After 7 Years, U.S. Health Agency at Loss for Extending Patient Privacy Law to Booming Health Tech Industry

Wednesday, July 20, 2016
(photo: Prykhodov via Getty Images)

By Charles Ornstein, ProPublica


The federal patient privacy law known as HIPAA has not kept pace with wearable fitness trackers, mobile health apps and online patient communities, leaving a gaping hole in regulations that needs to be filled, according to a much-delayed government report (pdf) released today.


The report, which was supposed to be complete in 2010, does not include specific recommendations for fixing the problem, even though Congress asked the U.S. Department of Health and Human Services to provide them.


HHS’ findings largely mirror those in a ProPublica story from last November. The Health Insurance Portability and Accountability Act, the landmark 1996 patient-privacy law, only covers patient information kept by health providers, insurers and data clearinghouses, as well as their business partners. Falling outside the law’s purview: wearables like Fitbit that measure steps and sleep, at-home paternity tests, social media sites, and online repositories where individuals can store their health records.


“Health privacy and security law experts have a reasonably clear idea of where HIPAA protections end, but the layperson likely does not,” said the report written by HHS’ Office of the National Coordinator for Health Information Technology, in conjunction with other agencies. “Moreover, even entrepreneurs, particularly those outside the health care industry … may not have a clear understanding of where HIPAA oversight begins and ends.”


The report was mandated under a 2009 law that called on HHS to work with the Federal Trade Commission — which targets unfair business practices and identity theft — and to submit recommendations to Congress within a year on how to deal with entities handling health information that fall outside of HIPAA. Asked why the report did not include any recommendations, an official said readers could draw their own conclusions from the findings.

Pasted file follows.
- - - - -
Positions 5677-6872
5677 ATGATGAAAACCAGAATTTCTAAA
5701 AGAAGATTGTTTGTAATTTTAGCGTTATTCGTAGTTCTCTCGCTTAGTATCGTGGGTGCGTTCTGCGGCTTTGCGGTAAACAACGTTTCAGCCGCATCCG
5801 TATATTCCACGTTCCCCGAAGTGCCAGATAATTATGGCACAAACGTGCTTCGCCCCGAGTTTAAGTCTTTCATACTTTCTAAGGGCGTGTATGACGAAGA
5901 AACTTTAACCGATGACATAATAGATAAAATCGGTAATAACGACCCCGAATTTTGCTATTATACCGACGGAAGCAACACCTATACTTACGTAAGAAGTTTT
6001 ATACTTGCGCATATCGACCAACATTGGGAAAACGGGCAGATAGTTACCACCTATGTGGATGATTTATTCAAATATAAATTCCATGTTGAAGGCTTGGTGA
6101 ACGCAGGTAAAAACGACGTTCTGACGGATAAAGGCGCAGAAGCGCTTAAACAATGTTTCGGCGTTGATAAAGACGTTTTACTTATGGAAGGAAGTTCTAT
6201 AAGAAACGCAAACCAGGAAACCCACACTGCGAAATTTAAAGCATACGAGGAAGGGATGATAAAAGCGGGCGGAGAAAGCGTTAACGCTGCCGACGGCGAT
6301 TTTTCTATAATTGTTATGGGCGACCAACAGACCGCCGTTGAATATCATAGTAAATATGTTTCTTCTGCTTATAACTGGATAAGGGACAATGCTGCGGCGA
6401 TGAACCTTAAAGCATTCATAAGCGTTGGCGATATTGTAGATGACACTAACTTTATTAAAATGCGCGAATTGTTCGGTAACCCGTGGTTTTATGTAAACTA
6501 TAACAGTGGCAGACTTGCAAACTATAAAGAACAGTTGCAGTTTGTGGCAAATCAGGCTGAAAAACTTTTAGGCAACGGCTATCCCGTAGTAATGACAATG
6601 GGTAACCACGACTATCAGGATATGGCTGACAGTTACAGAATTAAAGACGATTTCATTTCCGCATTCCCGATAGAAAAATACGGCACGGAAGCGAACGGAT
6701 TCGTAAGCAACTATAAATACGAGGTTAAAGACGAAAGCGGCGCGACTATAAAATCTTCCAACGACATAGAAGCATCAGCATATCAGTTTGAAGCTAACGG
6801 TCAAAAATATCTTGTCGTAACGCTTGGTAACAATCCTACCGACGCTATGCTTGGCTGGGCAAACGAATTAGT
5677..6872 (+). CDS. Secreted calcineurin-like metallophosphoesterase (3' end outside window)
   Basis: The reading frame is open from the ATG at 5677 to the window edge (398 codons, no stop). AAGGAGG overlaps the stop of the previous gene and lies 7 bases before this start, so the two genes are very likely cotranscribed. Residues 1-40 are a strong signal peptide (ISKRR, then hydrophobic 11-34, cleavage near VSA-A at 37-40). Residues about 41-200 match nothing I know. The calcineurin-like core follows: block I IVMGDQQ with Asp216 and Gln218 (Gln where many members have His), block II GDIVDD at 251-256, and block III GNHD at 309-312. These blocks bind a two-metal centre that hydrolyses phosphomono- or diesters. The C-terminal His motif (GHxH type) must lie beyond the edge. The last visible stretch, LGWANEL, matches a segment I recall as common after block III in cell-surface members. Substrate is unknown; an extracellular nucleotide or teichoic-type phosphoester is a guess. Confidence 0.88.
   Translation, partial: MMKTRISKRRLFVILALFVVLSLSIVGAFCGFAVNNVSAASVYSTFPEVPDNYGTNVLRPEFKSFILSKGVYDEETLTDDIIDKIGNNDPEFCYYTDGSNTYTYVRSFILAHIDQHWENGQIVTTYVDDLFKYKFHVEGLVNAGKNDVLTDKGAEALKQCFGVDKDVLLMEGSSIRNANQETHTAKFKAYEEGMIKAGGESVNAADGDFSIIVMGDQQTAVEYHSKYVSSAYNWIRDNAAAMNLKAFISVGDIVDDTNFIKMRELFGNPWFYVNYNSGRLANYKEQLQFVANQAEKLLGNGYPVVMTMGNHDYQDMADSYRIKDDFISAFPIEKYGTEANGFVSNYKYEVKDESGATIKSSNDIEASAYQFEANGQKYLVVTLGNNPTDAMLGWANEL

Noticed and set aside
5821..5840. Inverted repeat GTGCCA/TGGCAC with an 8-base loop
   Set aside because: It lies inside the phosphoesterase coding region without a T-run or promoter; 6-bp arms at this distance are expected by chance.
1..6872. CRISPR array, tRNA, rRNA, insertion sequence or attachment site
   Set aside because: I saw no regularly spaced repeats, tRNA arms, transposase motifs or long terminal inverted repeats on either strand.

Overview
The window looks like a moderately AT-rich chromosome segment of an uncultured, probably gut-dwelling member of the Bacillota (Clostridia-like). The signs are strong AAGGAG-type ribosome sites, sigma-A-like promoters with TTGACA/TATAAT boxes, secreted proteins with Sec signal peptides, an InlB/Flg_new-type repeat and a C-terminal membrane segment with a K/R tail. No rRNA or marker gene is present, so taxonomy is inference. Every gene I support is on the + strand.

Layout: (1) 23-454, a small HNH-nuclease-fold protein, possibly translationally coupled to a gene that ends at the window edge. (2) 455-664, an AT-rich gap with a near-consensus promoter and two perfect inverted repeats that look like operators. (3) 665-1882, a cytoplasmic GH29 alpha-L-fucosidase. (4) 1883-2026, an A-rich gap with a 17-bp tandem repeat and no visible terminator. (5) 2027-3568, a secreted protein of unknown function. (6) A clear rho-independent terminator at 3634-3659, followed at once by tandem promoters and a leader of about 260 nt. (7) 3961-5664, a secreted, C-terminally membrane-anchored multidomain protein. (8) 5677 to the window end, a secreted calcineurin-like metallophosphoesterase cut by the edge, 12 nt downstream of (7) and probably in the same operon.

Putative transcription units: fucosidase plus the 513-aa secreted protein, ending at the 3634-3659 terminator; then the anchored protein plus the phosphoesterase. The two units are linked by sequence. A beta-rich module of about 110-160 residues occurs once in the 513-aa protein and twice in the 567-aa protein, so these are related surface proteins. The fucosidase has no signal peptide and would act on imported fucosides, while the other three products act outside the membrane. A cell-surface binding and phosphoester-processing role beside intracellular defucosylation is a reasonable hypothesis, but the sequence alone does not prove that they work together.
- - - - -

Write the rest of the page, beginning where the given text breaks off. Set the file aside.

“At the end of the day, it’s a very complicated environment that we find ourselves in,” said Lucia Savage, chief privacy officer at the Office of the National Coordinator for Health Information Technology, which took the lead on the report. “We believe we’re fulfilling our duties. If Congress has concerns about that, I’m sure that we will hear about them.”


In 2013, the Privacy Rights Clearinghouse studied 43 free and paid health and fitness apps. The group found that some did not provide a link to a privacy policy and that many with a policy did not accurately describe how the apps transmitted information. For instance, many apps connected to third-party websites without users’ knowledge and sent data in unencrypted ways that potentially exposed personal information.


Paul Stephens, the group’s director of policy and advocacy, said the issue has grown more urgent in recent years as employers give workers incentives to log their activities on mobile apps as part of wellness programs. “It goes beyond someone voluntarily saying I want this app,” Stephens said. “There are basically going to be financial incentives to use the app.”